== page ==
NCERT Solutions for Class 12 Sociology Chapter 5 Patterns of Social Inequality and Exclusion updated for new academic session 2024-25. Class 12 part 1 sociology Indian Society chapter 5 MCQ and important question answers are helpful for both state board and CBSE during the exams.

How is social inequality different from the inequality of individual?

Individual inequality refers to destructiveness and variations among individuals in their psychological and physical characteristics.
Social inequality refers to a structure where some people have gotten opportunity to create use of the resources at all. Some people are at a better level in terms of wealth, education, health and standing while others are at very cheap level.
Social inequality gets manifested in following forms:

    • Stratification
    • Prejudices
    • Stereotypes
    • Discrimination

What are some of the features of social stratification?

The key features of stratification are:
Condition could be a characteristics of society, not simply a function of individual differences. It is society-wide system that unequally distributes social resources among categories of individuals.
For example: within the most technologically primitive societies-hunting and gathering societies, little was produced, so only rudimentary stratification could exist.
In more technologically advanced societies, where people produce a surplus over and above their basic needs, however, social resources are unequally distributed to numerous social categories irrespective of people’s innate individual abilities.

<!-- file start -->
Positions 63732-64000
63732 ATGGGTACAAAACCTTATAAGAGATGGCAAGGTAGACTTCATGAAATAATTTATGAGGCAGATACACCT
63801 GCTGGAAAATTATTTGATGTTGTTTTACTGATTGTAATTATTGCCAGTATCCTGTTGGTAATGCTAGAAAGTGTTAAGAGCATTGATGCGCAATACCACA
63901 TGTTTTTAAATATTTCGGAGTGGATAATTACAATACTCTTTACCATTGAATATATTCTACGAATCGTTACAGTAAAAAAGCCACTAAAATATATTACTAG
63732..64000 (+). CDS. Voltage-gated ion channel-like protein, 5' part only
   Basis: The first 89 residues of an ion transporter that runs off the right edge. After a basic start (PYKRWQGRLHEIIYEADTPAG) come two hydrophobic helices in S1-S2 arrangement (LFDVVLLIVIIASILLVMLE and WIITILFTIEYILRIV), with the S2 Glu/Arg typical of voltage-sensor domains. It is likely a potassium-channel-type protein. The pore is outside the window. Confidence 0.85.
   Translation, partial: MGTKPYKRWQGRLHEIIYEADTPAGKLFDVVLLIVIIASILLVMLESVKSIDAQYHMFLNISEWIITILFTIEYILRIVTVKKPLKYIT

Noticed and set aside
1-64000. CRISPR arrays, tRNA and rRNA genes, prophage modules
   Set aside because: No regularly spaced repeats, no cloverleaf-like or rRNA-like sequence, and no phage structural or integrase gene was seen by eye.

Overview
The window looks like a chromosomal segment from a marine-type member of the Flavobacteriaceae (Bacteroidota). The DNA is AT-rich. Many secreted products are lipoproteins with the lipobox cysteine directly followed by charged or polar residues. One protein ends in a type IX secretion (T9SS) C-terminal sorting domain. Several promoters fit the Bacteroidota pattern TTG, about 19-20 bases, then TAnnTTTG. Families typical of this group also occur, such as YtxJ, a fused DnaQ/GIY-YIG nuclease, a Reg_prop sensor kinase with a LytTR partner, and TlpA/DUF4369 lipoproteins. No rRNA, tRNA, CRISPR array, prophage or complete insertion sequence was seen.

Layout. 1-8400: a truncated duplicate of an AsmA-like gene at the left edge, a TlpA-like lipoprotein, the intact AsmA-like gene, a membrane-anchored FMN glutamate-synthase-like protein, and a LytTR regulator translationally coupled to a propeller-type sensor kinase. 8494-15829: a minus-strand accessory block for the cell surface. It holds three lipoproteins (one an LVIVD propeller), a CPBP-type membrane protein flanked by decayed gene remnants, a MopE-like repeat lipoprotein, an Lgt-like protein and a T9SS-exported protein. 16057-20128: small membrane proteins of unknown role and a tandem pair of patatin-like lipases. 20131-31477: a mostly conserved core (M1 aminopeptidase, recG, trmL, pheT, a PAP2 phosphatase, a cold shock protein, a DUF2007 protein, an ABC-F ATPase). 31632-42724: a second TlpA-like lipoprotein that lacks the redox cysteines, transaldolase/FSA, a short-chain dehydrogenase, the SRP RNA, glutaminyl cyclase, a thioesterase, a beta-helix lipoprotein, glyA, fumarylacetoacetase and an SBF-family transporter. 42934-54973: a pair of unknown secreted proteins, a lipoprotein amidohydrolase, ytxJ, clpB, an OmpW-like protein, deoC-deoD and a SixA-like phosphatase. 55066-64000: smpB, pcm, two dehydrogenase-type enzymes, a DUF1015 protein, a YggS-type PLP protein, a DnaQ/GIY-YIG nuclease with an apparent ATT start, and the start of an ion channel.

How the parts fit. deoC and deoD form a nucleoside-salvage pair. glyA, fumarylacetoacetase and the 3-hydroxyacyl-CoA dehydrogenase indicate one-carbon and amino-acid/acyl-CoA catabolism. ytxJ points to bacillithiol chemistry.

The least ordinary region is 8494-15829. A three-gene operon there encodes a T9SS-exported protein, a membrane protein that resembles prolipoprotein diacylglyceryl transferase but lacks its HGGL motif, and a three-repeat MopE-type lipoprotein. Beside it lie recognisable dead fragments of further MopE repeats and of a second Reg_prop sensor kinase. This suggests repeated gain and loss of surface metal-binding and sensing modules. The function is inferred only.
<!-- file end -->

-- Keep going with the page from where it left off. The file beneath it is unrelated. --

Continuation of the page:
Condition persists over generations: It is closely linked to the family and to the inheritance of social resources from one generation to the subsequent. A person’s social position is ascribed, i.e., a toddler assumes the social position of its parents. Births dictate occupation e.g. a Dalit is probably going to ‘be confined to traditional occupation like agricultural labors, scavenging or leather work, with little chance of having the ability to induce high paying white-collar or professional work.
The ascribed aspect of social inequality is reinforced by the practice of endogamy, i.e., marriage is typically restricted to members of the identical caste, ruling out the potential for breaking caste line through inter-caste marriages.

Condition is supported by patterns of beliefs and ideology: No system of condition is probably going to persist over generations unless it’s widely viewed as being either fair or inevitable. As an example, class structure is justified in terms of the opposition of purity and pollution, with Brahmanis designated the most superior and Dalit’s the most inferior by virtue of their birth and occupation.
Not everyone, thinks of a system of inequality as legitimate. Typically, people with the best social privileges express the strongest support, while those that have experienced exploitation and humiliation of being at the underside of the hierarchy are possibly to challenge it.

How would you distinguish prejudice from other kinds of opinion or belief?

Prejudice refers to pre-judgement, i.e., an opinion made beforehand. Prejudice refers to pre-thought opinions or attitudes held by members of 1 group towards another.
Prejudice is also either positive or negative. A prejudiced person’s pre-thought views are generally supported hearsay instead of on evidence. This word is usually used for negative pre-judgements.
On the opposite hand, an opinion could be a judgment about someone or something, not necessarily supported fact and knowledge.

What’s social exclusion?
Social exclusion is that the combined results of deprivation and discrimination that presents individual or groups from participating completely within the economic, social and political lifetime of the society during which they live. Social exclusion is structural i.e., the result of social processes and institutions instead of individual action.